Week One: Mindfulness at Home


This course is a short introduction to mindfulness and its application to your daily activities. The purpose of this course is not to encourage you to incorporate new activities into you busy schedule. The purpose is to teach you how to make your daily activities more enjoyable by applying mindfulness. Each week, you will learn to incorporate mindfulness into different areas of your life. This week, you will learn how to incorporate mindfulness at home.

In case you are new to the concept of mindfulness, we will review what is mindfulness and how it is different from meditation. 

What is mindfulness?

Mindfulness is defined as the mental state achieved when one is focused and aware of the present moment. When you are mindful, you are able to notice and acknowledge your thoughts and how your body feels. When you are practicing mindfulness, you are not thinking of the past or worrying about the future.

Mindfulness can make daily activities, usually considered chores, more enjoyable. For example, regular tasks such as laundry may be more enjoyable when you are doing them mindfully. You may notice the pleasant smell of the laundry detergent and the warmth of the clothes when you take them out of the dryer when you practice mindfulness while doing the laundry. Practicing mindfulness also brings a sense of calm and is an antidote to rushing. Since your are not rushing and you are fully aware of what you are doing when you are practicing mindfulness, the tasks that you accomplish are done with more care.

Mindfulness vs Meditation

The term mindfulness is often used interchangeably with the term meditation. The truth is, the definitions of these terms do overlap, however; they are different and have different purposes. Meditation is an umbrella term that encompasses mindfulness. Meditation is the practice of reaching the ultimate consciousness and mindfulness is considered to be one type of meditation. Other types of meditations include guided visualization, mantra, kundalini, etc.  Mindfulness is the practice of being fully aware of the present moment. Nowadays, the terms mindfulness and meditation are often grouped together like so:  “mindfulness & meditation”. This course will focus primarily on mindfulness.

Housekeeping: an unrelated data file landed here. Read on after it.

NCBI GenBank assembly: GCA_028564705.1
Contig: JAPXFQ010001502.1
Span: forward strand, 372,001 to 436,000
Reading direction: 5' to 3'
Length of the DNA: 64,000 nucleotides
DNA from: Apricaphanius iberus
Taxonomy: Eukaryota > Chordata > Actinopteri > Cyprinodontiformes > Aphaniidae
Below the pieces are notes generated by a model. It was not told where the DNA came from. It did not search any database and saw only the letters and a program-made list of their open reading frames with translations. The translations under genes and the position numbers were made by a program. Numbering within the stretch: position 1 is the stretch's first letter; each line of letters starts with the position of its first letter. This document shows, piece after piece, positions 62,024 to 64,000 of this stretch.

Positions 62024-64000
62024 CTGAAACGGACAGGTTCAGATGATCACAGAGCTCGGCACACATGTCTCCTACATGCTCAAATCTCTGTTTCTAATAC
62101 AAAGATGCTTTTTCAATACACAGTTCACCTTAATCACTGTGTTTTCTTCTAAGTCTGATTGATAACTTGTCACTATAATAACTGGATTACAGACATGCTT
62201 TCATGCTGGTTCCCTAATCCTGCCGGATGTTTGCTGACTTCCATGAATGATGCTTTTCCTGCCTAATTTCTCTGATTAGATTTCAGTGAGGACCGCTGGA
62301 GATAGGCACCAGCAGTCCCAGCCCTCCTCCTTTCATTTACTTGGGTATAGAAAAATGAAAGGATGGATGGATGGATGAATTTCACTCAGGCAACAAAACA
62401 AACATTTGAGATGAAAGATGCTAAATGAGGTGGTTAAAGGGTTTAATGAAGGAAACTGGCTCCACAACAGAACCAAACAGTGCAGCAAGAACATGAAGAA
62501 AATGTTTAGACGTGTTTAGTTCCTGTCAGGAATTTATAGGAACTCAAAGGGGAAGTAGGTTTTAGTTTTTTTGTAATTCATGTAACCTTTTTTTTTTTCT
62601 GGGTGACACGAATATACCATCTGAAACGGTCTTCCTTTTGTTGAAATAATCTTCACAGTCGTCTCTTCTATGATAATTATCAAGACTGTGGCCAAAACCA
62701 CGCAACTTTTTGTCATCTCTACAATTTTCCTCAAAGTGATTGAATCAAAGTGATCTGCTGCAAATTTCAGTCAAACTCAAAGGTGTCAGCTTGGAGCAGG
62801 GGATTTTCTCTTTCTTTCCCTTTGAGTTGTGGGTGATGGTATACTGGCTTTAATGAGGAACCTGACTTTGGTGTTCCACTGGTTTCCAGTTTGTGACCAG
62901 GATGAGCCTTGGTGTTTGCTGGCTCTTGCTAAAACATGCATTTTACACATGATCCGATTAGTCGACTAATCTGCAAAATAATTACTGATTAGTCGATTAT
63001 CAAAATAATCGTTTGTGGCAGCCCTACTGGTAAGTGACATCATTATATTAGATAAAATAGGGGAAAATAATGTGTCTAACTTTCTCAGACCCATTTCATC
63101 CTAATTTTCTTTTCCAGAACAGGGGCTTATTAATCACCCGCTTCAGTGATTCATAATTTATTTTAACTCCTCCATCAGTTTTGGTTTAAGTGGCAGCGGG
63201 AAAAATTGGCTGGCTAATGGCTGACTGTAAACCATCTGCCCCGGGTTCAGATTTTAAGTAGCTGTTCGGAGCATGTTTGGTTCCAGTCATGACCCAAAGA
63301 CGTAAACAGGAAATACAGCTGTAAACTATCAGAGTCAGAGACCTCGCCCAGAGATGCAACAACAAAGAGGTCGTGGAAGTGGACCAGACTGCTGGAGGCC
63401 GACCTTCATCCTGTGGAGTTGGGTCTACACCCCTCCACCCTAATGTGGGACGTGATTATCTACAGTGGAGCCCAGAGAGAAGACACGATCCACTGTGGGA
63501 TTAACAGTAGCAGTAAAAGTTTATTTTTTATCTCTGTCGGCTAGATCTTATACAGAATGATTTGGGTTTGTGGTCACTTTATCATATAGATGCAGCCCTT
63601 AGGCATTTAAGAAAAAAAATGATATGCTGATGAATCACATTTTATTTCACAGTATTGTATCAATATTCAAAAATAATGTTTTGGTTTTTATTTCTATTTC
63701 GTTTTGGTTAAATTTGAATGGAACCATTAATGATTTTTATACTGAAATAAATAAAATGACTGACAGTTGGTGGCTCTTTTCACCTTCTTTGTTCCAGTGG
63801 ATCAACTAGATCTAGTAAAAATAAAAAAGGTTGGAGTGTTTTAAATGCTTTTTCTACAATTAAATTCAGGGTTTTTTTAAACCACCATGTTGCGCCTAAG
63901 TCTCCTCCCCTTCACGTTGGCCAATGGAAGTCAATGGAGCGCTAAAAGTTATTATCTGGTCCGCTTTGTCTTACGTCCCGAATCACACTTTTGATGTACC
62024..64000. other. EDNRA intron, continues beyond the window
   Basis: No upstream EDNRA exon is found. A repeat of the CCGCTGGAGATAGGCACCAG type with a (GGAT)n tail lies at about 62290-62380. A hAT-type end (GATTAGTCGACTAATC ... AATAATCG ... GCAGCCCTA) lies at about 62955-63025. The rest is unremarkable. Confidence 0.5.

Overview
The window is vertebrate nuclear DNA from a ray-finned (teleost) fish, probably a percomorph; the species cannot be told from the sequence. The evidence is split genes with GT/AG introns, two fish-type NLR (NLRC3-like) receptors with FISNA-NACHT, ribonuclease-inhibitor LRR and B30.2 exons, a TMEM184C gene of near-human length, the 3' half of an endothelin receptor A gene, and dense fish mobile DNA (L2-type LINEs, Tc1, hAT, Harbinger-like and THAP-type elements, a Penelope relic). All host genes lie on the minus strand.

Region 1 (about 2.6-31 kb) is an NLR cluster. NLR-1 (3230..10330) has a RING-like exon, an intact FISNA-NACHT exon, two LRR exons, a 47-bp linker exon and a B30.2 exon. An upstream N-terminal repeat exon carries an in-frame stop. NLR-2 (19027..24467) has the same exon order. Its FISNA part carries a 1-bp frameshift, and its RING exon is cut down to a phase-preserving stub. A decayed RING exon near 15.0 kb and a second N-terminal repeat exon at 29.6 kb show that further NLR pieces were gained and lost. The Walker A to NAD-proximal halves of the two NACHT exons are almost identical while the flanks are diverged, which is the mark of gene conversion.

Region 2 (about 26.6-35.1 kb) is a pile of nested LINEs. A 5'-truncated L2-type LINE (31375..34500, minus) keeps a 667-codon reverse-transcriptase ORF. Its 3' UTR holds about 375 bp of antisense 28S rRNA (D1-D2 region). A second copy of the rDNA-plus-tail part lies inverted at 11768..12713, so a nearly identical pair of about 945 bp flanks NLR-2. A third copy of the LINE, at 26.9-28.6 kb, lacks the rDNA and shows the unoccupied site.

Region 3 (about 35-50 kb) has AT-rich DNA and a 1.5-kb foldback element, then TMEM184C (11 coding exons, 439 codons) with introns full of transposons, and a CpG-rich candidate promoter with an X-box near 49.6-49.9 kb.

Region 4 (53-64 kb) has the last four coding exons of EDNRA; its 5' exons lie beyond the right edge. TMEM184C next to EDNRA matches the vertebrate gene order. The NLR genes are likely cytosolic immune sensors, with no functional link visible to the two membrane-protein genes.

5 Common Excuses Not To Meditate

The terms “mindfulness & meditation” are often grouped together and this may be influencing your attitude and perception of mindfulness. You may be thinking that meditation is not for you and that only monks practice meditation. You may also be thinking that you do not have what it takes to practice meditation and mindfulness. These are misconceptions. Meditation and mindfulness are accessible and beneficial to everybody. Below is a video explaining how to overcome the 5 most common excuses used to not meditate. 


Being mindfulness is conceptually simple and easy, however; most people are not mindful most of the time. Recognizing that you are not focused on the present moment is important because only then are you able to incorporate change. Self assessment questions are listed below and you are encouraged to answer them truthfully. 

Self Assessment Questions

1. I notice that I am aware of my thoughts multiple times a day.

2. I notice when my muscles get tense or when my heart begins to beat faster.